Bhide, A. (1992). Bootstrap Finance: The Art of Start-Ups. Harvard Business Review, Nov/Dec, pp. 109-117.
Bolton, J
Chittenden, F., Hall, G., & Hutchinson, P. (1996). ‘Small firm growth, access to capital markets and financial structure: A review of issues and an empirical investigation’, Small Business Economics, Vol. 8, pp. 59-67.
Cosh, A., & Hughes, A. (1994). ‘Size, financial structure and profitability; UK companies in the 1980s’, (Eds. A Hughes and D Storey), in: Finance and the Small Firm, Routledge, London.
Cressy, R. (1996). ‘Are Business Startups Debt-Rationed?’, Economic Journal, Vol.106, September Issue, pp. 1253-1270.
Freear, J., Sohl, J. E., & Wetzel Jr., W.E. (1995). Angels: Personal investors in the Venture Capital market. Entrepreneurial and Regional Development, (7), pp. 85-94.
Gitman, L
Hamilton, R. T., & Fox, M. A. (1998). ‘The financing preferences of small firm owners’, International Journal of Entrepreneurial behaviour & Research, Vol. 4 No. 3, pp. 239-248.
Holmes, S. and Kent, P. (1991). ‘An empirical analysis of the financial structure of small and large Australian manufacturing enterprises’, The Journal of Small Business Finance, Vol. 1, pp.141–154.
Howorth, C. A. (2001). ‘Small firms’ demand for finance’, International Small Business Journal, Vol. 19 No. 4, pp. 78-96.
Howorth, C. A., Peel, M. J., & Wilson, N. (2003). An examination of the Factors Associated with Bank Switching in the U.K. Small Firm Sector.
Hughes, A. and Storey, D. J. (1994). Finance and the Small Firm, Routledge: London.
Hughes, A. (1997). ‘Finance for SMEs: A UK Perspective.’ Small Business Economics, Vol.9, pp. 151-66.
InfoDev (2006)
Kolay, M. K. (1991). ‘Managing Working Capital Crises: A System Dynamics Approach’, Management Decision, Vol. 29 No. 2, pp. 44-52.
Lahm, Jr., R. J. and Little, Jr. H.T. (2005). Bootstrapping business start-ups: A review of Current Business Practices. A paper presented at Conference on Emerging Issues in Business and Technology, 2005.
Levin, R
Myers, S.C. (1984). ‘The capital structure puzzle’, Journal of Finance, Vol. 39 No. 3, pp. 575-92.
Narasimhan, M. S. & Vijayalakshmi, S. (1999). ‘An Inter-industry Analysis of Working Capital Management on components, efficiency and financing patter’, Research Bulletin (ICWAI), Volume - XVIII, July-Dec Issue, pp. 65-75.
Neeley, L., & Van Auken, H. E. (1994). Small business use of non- traditional financing methods: A paper presented at 39th ICSB World Conference, 27-29 June 2002, France.
Norton, E
Padachi, K. (2006). ‘Trends in Working Capital Management and its Impact on Firms Performance: An Analysis of Mauritian Small Manufacturing Firms’, International Review of Business Research Papers, Vol. 2 No.2, pp. 45-58.
Peterson, R., & Shulman, J. (1987). ‘Capital structure of growing small firms: a twelve country study on becoming bankable’, International Small Business Journal, Vol. 5 No. 4, 10-22.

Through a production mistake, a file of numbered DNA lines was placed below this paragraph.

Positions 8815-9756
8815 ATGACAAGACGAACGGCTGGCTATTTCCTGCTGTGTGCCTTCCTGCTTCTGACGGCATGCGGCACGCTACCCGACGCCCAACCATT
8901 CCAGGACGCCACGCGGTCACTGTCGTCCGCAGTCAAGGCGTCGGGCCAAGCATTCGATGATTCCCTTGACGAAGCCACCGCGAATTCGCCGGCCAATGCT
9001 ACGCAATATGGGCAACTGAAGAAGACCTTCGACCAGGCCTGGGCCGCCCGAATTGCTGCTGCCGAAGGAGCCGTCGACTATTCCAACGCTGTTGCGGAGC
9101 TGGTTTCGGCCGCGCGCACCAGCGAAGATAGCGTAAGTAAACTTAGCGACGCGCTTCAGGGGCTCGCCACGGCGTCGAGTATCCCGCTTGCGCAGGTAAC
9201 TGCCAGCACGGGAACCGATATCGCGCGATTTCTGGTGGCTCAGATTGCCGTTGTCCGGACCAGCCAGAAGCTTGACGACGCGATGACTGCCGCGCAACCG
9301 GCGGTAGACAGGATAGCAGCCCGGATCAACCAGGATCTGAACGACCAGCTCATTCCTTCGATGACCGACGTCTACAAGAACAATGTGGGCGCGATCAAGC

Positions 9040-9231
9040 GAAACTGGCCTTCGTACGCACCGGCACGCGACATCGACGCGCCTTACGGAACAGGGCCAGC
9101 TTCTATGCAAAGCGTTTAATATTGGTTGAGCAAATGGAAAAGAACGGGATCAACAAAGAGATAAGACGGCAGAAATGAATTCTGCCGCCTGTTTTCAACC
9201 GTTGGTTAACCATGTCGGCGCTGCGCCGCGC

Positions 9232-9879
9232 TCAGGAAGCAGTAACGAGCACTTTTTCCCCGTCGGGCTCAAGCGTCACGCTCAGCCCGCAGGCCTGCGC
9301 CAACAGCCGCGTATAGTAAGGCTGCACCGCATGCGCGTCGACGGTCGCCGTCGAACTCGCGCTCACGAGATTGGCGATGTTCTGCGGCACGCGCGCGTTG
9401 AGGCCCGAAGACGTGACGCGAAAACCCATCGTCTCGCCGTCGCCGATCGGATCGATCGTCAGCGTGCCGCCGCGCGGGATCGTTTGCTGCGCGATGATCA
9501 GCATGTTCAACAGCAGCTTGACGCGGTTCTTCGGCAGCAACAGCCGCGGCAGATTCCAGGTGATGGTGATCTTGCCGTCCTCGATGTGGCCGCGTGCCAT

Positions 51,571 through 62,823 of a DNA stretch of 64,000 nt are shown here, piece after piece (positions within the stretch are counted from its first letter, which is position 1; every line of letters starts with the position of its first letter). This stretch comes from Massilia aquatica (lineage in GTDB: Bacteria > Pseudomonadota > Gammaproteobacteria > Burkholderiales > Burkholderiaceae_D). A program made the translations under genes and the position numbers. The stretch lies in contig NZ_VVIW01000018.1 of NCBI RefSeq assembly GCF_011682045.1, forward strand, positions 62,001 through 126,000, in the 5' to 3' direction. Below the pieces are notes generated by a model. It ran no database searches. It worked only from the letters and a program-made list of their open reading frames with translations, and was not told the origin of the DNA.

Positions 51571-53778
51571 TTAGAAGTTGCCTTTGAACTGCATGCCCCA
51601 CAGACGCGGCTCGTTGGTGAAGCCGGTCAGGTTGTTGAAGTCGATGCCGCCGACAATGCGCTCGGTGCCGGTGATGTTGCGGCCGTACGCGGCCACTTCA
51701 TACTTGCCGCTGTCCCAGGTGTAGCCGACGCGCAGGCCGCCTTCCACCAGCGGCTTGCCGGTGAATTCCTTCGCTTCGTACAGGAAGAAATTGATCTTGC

Pettit, R., & Singer, R. (1985). ‘Small Business Finance: A Research Agenda’, Financial Management Autumn Issue, pp. 47-60.
Scherr, F. C., Sugure, T. F., & Ward, J. B. (1993). ‘Financing the small firm start-up: determinants for debt use’, Journal of Small Business Finance, Vol. 3 No. 1, pp. 17-36.
Watson, R., & Wilson, N. (2002). ‘Small and Medium Size Enterprise Financing: A note on some of the implications of a Pecking Order’, Journal of Business Finance and Accounting, Vol. 29 No. 3/4, pp. 557-578.
Wilson Committee (1979). The Financing of Small Firms, Interim Report of the Committee to Review the Functioning of the Financial Institutions, Cmnd 7503, HMSO, London.
Winborg, J. (1997). ‘Finance in Small Businesses: A Widened Approach to Small Business Managers Handling of Finance.’ Licentiate Thesis. Scandinavian Institute for Research in Entrepreneurship, Lund University, Sweden.
Winborg, J. (2000). ‘Financing Small Businesses- developing our understanding of financial bootstrapping behaviour’, Halmstad , Sweden.
Winborg, J., & Landstrom, H. (2001). ‘Financial Bootstrapping in Small Businesses: Examining Small Business Managers’ Resource Acquisition Behaviors’, Journal of Business Venturing, Vol. 16 No. 3, pp. 235-254.
Zoppa, A., & McMahon, R. (2002). ‘Pecking order theory and the financial structure of manufacturing SMEs from Australia’s business longitudinal survey’, Research paper series: 02–1, The Flinders University of South Australia.
Continue Reading

Please join StudyMode to read the full document

You May Also Find These Documents Helpful

  • C Essay
  • C++ HW1 ANSWER Essay
  • C++ solution Essay
  • Will C Essay
  • The Work and A/c Type A/c Essay
  • C&C Group Analysis Essay
  • NEW C C ASSIGNMENT Essay
  • C & C Grocery Essay

Become a StudyMode Member

Sign Up - It's Free